Book Recommendations

A good friend of mine recently retired from a part-time job at a subsidised book store run by the Students’ Union. A relatively banal event, marked by a celebratory dinner in a top Dublin restaurant at the expense of tax-payers and students.

The student-run book store in Trinity College is inefficient and unnecessary. Since it doesn’t help the targeted demographic of underprivileged students, it should be privatised.

For those unfamiliar with the Student Union (SU) book store, they deal in second-hand books and provide them to students at decent prices. The selection of books is not limited strictly to academic texts, and employees engage in an annual pilgrimage to London to purchase used books for the store – all paid for by the college, of course.

Let’s establish some background to the discussion. There is a high opportunity cost to locating the book store in the current on-campus location. If the college were to rent the space out to the highest bidder, no doubt that somebody would be more than willing to pay a significant sum for it.

Let’s imagine that the area was rented out by a private second-hand book store. This rent could supplant existing marginal revenue sources of the university – specifically, increases in the student registration fee. Would books be provided to students at lower costs? It depends.

The extra costs associated with private enterprise (to pay rent and profit) would be assuaged by increases in efficiency of service. The current student-run initiative is filled with croneyism and inefficiency – with hiring decisions made on vague ethos-based criteria, and the obvious difficulties arising when students manage their friends.

Meanwhile, the private firm would have the incentives and freedom necessary to impose efficient work-place practices and fire ineffective workers. Competition in the free market would ensure the most efficient book store secured the location. Even if prices were slightly higher (and they may not be), the new private enterprise would be selling more books to more people.

There may be an argument for taxing students through the registration fee in order to subsidise disadvantaged students who could not otherwise afford necessary books. Does this policy essentially achieve that? Not by a long shot.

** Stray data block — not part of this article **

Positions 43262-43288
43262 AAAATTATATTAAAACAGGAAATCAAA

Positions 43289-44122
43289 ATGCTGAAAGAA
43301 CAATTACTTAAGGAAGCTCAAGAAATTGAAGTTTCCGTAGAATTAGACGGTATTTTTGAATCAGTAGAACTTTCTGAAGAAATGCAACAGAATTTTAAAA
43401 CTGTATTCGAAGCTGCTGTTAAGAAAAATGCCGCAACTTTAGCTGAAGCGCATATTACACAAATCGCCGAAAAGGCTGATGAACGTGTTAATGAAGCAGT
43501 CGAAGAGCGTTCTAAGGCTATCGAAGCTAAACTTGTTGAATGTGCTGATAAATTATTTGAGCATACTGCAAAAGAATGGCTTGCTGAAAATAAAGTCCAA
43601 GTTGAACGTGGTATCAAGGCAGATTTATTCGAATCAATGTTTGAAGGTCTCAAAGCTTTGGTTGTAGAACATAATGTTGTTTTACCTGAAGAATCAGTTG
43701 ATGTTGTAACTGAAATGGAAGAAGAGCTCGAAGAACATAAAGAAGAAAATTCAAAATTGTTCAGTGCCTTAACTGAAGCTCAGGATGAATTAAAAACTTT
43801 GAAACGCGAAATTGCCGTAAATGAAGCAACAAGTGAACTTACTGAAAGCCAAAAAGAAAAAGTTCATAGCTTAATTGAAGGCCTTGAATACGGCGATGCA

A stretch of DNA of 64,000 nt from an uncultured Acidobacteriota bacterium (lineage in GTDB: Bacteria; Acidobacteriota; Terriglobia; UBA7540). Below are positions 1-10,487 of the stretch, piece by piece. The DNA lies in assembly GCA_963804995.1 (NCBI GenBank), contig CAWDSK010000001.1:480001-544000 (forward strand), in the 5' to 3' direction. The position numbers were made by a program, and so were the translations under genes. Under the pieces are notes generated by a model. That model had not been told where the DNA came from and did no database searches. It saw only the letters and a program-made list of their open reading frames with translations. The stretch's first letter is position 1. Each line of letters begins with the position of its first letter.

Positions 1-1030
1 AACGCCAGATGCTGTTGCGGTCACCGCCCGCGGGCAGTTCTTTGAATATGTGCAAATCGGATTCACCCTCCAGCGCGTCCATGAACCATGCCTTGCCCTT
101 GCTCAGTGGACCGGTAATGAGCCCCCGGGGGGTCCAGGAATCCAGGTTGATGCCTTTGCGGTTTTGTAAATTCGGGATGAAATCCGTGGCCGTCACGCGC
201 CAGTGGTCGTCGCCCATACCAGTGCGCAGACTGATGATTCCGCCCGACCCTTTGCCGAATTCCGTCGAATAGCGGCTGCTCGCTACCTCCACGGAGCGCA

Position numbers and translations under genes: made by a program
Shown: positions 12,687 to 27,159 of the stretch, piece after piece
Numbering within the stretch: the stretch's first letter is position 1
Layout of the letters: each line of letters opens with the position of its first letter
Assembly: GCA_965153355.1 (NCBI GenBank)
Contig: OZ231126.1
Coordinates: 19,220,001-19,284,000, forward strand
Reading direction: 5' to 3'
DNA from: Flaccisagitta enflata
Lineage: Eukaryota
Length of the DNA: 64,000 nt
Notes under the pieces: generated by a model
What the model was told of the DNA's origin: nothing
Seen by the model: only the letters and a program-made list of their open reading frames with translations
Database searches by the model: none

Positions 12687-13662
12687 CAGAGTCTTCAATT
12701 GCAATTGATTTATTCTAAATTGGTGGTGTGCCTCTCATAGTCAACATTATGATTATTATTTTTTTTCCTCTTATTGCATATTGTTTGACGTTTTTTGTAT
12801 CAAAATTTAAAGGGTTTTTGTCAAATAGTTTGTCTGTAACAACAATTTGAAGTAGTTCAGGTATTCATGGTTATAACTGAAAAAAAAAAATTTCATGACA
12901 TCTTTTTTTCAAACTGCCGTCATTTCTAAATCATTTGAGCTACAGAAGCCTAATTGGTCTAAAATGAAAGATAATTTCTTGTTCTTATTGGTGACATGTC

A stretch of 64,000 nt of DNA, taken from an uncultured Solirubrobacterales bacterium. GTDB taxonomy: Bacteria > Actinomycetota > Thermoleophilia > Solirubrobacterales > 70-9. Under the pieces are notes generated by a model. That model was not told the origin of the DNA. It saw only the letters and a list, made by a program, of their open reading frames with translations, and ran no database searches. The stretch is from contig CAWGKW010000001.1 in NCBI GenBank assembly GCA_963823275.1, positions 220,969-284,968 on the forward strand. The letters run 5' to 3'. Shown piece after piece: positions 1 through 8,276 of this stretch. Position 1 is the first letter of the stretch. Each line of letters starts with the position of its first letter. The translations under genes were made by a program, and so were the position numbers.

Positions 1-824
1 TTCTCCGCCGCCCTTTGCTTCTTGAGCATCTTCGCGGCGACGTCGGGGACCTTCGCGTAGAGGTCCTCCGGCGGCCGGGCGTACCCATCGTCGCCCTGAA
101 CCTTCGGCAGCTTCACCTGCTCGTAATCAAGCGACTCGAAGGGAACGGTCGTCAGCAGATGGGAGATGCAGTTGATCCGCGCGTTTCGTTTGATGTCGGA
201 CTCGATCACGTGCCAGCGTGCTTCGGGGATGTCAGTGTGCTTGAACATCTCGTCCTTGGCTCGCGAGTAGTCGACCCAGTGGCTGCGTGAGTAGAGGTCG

Sure, the store supplies books – but there’s no guarantee that they’ll have the specific texts that poor students may be looking for. Ironically, the poorest students in the university are less likely to shop here and more likely to take books out of the library. It was a pointless policy to begin with.

What have we learned? The book store incurs costs on all students, as the opportunity cost would reduce the burden on students imposed by the registration fee. The book store imparts benefits on some students – those lucky enough to obtain a job through the incessant croneyism, and those who fancy purchasing whatever random selection of books are present.

If the college really wanted to support the disadvantaged members of our community, skip the middle man – who in this case is a cabal of rackateering students that exploit their privileged position by celebrating significant events in Trocadero. Book vouchers for the underprivileged could be administered far more effectively by the college.

Of course, if the university was forced to actually analyse the necessity of such a policy, they would soon realise that it was completely unnecessary. Is a student-run book store likely to supply titles that the college library doesn’t stock? Nope. Given that any student has access to the library, the college should stop wasting our money on the SU book store.